Notice, it says they hurried throughout that vicinity and began to carry the sick on mats to wherever they heard He was. They would lay the sick in the marketplaces, in His path, and then begged Him that they might just touch the tassel of His robe. Everyone who did was “made well” or rescued/saved. Now, I’ve stated in the past that Jesus’ miracles always have a higher purpose. They are intended to point people to faith in Him. Just like the previous miracles of the loaves and walking on the waves, these miraculous healings are intended to elicit faith in Jesus. While the people deeply longed for conquering a Messiah who would deliver them from Rome’s oppression, God sent His Son who could bring what they truly needed, salvation. They sought a soldier but they were given a savior.

All too often, we seek and long for the wrong response from God. If we can just elect the right President, get the right people in Congress, the right Supreme Court Justices seated or pass the right laws then everything will be better. We even sing it in our patriotic songs, God bless America. Just like Israel, we still seek a savior who will give us what we want instead of what we need. It is all about what we can get from God, not what we can give to Him. Consider these words…

Three Dollars Worth of God (by Wilbur Rees)
I would like to buy $3 worth of God, please.
Not enough to explode my soul or disturb my sleep, but just enough to equal a cup of warm milk or a snooze in the sunshine.
I don’t want enough of God to make me love a black man or pick beets with a migrant.
I want ecstasy, not transformation.
I want warmth of the womb, not a new birth.
I want a pound of the Eternal in a paper sack.
I would like to buy $3 worth of God, please.

Doesn’t that sound like us? Yet, what God demands of us and desires from us is to live by faith. To love Him supremely and to seek Him, His kingdom and His will for our lives exclusively. We don’t want enough of God to transform us, just enough to make us feel better. To make us feel better about ourselves, about our lives, our choices and our future. But God hasn’t come to make us feel better about our condition, He’s come to rescue us out of it. He hasn’t come to make us comfortable living in slavery, He has come to break the chains that bind us in it!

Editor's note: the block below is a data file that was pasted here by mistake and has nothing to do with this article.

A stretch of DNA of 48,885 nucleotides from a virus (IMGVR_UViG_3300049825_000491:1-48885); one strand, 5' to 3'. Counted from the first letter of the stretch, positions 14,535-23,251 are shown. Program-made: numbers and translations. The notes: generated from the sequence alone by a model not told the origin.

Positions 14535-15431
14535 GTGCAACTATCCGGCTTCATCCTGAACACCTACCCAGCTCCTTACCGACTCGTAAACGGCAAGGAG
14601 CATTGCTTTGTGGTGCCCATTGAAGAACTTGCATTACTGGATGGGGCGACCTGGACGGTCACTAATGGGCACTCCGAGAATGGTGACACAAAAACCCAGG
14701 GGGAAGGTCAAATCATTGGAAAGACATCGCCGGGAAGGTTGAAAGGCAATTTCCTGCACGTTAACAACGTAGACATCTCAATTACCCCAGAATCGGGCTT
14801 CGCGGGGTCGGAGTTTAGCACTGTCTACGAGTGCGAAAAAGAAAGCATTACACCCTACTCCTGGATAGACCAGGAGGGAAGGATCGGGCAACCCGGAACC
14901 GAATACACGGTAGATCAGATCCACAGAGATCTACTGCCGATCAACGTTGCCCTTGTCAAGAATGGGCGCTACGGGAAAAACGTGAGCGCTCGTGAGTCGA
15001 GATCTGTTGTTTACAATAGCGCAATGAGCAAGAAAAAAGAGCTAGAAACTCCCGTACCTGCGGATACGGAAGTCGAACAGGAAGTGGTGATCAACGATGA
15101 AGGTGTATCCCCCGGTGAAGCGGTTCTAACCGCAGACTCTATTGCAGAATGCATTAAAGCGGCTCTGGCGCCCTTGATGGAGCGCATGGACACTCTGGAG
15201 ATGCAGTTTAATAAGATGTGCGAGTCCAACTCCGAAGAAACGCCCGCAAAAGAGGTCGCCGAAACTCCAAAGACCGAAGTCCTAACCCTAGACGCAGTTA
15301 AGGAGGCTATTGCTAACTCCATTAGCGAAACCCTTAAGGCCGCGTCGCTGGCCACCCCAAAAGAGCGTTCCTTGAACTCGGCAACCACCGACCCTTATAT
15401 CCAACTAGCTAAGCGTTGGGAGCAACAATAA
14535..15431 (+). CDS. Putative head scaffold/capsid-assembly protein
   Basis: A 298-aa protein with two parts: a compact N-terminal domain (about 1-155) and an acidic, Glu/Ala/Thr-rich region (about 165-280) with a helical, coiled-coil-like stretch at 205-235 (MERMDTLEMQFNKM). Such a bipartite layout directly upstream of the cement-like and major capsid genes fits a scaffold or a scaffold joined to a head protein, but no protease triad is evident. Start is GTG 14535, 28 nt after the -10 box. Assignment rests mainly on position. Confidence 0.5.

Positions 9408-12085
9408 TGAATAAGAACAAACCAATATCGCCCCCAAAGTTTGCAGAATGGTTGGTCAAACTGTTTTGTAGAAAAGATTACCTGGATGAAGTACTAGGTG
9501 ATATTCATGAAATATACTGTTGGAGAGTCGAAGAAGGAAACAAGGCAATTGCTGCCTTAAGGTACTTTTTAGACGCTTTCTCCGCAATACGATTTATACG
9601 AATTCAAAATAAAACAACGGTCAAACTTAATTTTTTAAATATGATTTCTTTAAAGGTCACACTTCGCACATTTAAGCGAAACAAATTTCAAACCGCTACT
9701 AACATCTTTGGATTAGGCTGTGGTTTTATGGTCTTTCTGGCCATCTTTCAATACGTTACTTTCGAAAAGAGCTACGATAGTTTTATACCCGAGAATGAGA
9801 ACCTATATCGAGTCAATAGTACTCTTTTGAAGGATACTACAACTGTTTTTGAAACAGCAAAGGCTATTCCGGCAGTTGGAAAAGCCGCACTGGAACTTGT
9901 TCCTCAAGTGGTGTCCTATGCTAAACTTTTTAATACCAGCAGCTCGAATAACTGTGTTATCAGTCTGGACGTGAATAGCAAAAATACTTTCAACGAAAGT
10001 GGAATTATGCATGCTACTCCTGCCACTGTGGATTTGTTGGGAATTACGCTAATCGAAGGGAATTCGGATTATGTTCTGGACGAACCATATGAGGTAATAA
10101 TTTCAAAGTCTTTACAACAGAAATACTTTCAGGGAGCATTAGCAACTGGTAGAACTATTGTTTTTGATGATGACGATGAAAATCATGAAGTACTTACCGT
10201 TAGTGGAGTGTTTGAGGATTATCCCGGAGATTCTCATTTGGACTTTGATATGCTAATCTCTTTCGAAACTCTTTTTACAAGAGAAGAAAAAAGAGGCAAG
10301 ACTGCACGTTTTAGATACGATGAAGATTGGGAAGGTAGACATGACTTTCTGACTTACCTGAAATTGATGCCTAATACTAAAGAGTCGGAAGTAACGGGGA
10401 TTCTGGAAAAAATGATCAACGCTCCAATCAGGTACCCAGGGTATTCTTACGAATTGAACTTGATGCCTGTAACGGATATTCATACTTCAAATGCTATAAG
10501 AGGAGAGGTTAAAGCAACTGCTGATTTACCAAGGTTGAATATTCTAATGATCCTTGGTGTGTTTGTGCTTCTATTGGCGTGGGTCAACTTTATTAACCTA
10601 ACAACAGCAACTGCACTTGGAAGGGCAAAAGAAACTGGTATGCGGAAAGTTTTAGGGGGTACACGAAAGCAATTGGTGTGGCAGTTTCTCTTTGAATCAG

Let me get a little bit blunt here. Some of you only want God for what you can get out of Him. You want Him to fix your circumstances, but not you. You want Him to fix your mate or your kids, but not you. You want Him to transform America or the world, but not you. You want Him to fix your bad habits, but not your desires. You want Him to heal your body, but not your soul. You want God to fix your problems, but not you. You want God to make you feel better but not transform you. To make you just well enough, but not too much.

But I want you to hear Mark’s words: everyone who touched it (Jesus’ tassel) was made WHOLE! Jesus didn’t just touch them, He rescued them. He didn’t come to just give sight to the blind, He came so that they might SEE God and trust Him. He didn’t come so that the lame could simply walk again, He came so that they might be able to FOLLOW Him. He didn’t make the deaf to hear or the mute to speak so they could listen to or mimic the bird’s song, but so that they could HEAR His voice and sing His praises. He didn’t cast out the unclean spirit so the man could fill himself with sin but so that he could be filled with and controlled by God’s Spirit. The miracles of Jesus are intended to cause you to fall at His feet in worship and then let Him lead you into obedience and service.

So, I beg you… reach out. Touch Him. Let His presence overwhelm you. Let His power overcome you. Let His provision humble you. Fall before Him and let Him make you whole. Come join us as we walk with Him.